So far outside the box you can't even see the box from here.
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Thursday, October 25, 2012
Parts of my house can be cut off from the heat sources. There’s a lot of flexibility on how much of the house gets heated and how warm.
The kitchen is the warm heart of the house. Right next to the kitchen woodstove, people can be as warm as they like. On really cold nights, my lovely wife and I will bring our work or entertainment to the kitchen table. It’s cozy and comfortable. We’ll even watch movies on a laptop computer rather than upstairs in the cooler living room.
In past years we’ve tended to keep the upstairs around 50. That’s where the bedrooms, a second bath, and a large living room are. I like sleeping in a cool room. That’s what blankets are for.
The conventional oil heating system uses forced hot air. It’s easy to shut down the air ducts in unused bedrooms. Hot water systems are harder to deal with. In one apartment I lived in, the hot water radiator pipe burst from freezing. It was too far from the part of the house heated by a woodstove. Hot air systems, on the other hand, can be safely shut down and not suffer damage.
A large air duct and the stairway direct air from the kitchen woodstove to the upstairs. The air duct can be shut and the stairway blocked by a heavy curtain, keeping heat downstairs.
Most houses don’t have insulation between the first and second floor. Mine does. The original house was one floor, with an insulated attic. When I removed the roof and replaced it with a dome, I left the insulation intact. There are now six rooms where once there was only a tiny attic. Those new rooms can be thermally isolated from the rest of the house.
If the winter should turn bitterly cold, firewood in short supply, or both, the upstairs could be kept even colder. One concern is that the upstairs bathroom plumbing would freeze. With that in mind, I put in shut offs and drain valves down in the basement where the feed lines are. All the upstairs plumbing can be drained and winterized.
Once the hot and cold water lines are shut down and drained, I have deal with the sewer lines. The easiest thing is add RV non-toxic antifreeze to the shower, sink and toilet drains.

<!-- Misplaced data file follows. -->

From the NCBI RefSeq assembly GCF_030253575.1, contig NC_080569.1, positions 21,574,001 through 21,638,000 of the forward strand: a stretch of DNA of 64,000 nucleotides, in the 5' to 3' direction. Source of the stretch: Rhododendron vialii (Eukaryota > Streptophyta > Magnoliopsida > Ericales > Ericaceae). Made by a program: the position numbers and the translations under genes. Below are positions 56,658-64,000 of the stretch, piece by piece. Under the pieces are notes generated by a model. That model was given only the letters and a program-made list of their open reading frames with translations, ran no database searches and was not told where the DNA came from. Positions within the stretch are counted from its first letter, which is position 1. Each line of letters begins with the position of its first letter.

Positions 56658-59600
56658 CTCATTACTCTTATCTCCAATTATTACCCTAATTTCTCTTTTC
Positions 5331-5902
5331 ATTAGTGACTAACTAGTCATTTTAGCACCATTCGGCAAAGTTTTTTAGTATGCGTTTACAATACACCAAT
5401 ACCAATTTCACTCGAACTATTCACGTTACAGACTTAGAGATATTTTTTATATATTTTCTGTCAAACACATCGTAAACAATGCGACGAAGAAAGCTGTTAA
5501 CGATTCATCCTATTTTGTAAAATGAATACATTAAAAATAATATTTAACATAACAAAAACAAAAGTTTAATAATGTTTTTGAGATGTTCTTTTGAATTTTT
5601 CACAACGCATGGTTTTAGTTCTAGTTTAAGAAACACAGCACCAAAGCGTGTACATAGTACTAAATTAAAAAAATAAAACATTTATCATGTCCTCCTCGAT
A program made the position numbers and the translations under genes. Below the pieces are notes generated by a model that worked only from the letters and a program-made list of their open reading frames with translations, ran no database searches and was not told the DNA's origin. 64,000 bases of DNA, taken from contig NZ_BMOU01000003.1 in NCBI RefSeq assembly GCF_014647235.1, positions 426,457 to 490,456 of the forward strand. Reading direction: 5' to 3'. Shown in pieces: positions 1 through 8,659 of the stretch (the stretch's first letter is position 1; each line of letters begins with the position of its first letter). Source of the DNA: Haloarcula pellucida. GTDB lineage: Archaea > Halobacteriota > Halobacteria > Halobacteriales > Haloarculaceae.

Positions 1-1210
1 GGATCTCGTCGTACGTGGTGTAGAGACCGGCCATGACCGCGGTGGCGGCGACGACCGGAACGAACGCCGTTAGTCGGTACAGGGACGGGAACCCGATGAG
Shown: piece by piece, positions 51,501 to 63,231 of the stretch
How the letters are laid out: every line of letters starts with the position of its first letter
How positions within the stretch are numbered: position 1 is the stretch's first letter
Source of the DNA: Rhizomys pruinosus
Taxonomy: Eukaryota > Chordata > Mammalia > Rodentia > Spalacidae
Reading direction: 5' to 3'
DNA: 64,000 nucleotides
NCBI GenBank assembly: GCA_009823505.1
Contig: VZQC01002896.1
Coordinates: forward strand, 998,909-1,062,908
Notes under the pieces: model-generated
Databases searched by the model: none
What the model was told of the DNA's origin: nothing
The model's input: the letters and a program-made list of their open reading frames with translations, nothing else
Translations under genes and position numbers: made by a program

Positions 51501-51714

It is possible to drain the sink trap and completely emptying out the water of the toilet using a sponge or a water vac. The shower drain can be accessed by removing the screen. The problem with that method is that nasty sewer gases can enter the house. It’s not a major issue if the whole house is going to be shut down for the winter. Just make sure to ventilate the house well before reopening it for the season. Another method is to tape and seal any gas source with duct tape and plastic.
My preferred method is to use antifreeze as it’s easier and safe. The other method could be used if antifreeze became unavailable.
The basement of my house can get quite cold. All the plumbing and even the water pressure tank, is mounted high to benefit from the warm first floor. The water enters the house through a heavily insulated pipe. The insulation reaches a couple feet below the basement floor.
The basement can be heated either with the oil furnace or a very large and capable woodstove. If we have a period of subzero (Fahrenheit) weather, it’s a good idea to warm up the basement to protect the plumbing. It’s also nice to heat the basement if I’m doing a project down there and want glue and paint to dry.
That’s how we deal with heating our house in northern New Hampshire.
Of course, we also like to shut the place down completely and go sailing in Florida, but that’s not always an option.
I live in an area of NH known as the Great North Woods. I'm in my dome-i-cile out in the county with my lovely wife and a varying number of family and friends
-part red neck, part hippie but all country. Experimenting and enjoying the adventure of life.